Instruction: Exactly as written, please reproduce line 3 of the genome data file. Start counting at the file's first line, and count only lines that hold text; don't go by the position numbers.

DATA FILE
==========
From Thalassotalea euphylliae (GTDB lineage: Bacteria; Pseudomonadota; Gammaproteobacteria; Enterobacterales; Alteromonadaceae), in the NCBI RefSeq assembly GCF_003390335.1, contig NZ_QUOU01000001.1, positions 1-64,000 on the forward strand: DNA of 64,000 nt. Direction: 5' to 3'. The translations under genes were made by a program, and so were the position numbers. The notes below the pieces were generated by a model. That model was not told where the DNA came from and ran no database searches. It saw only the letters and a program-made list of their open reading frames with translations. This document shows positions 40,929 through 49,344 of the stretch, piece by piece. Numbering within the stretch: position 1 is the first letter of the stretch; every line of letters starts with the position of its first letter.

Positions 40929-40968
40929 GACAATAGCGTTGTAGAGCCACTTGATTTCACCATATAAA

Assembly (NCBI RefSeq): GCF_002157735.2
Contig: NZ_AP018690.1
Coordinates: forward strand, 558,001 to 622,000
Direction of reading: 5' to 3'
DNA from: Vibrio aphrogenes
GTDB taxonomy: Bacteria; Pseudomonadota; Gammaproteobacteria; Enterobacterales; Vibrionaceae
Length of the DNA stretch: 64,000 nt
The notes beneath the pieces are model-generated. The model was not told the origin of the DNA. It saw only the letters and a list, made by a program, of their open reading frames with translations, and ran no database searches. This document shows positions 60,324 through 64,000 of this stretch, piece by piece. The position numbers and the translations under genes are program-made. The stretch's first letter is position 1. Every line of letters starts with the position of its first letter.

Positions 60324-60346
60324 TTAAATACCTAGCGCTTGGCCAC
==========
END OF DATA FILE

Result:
40929 GACAATAGCGTTGTAGAGCCACTTGATTTCACCATATAAA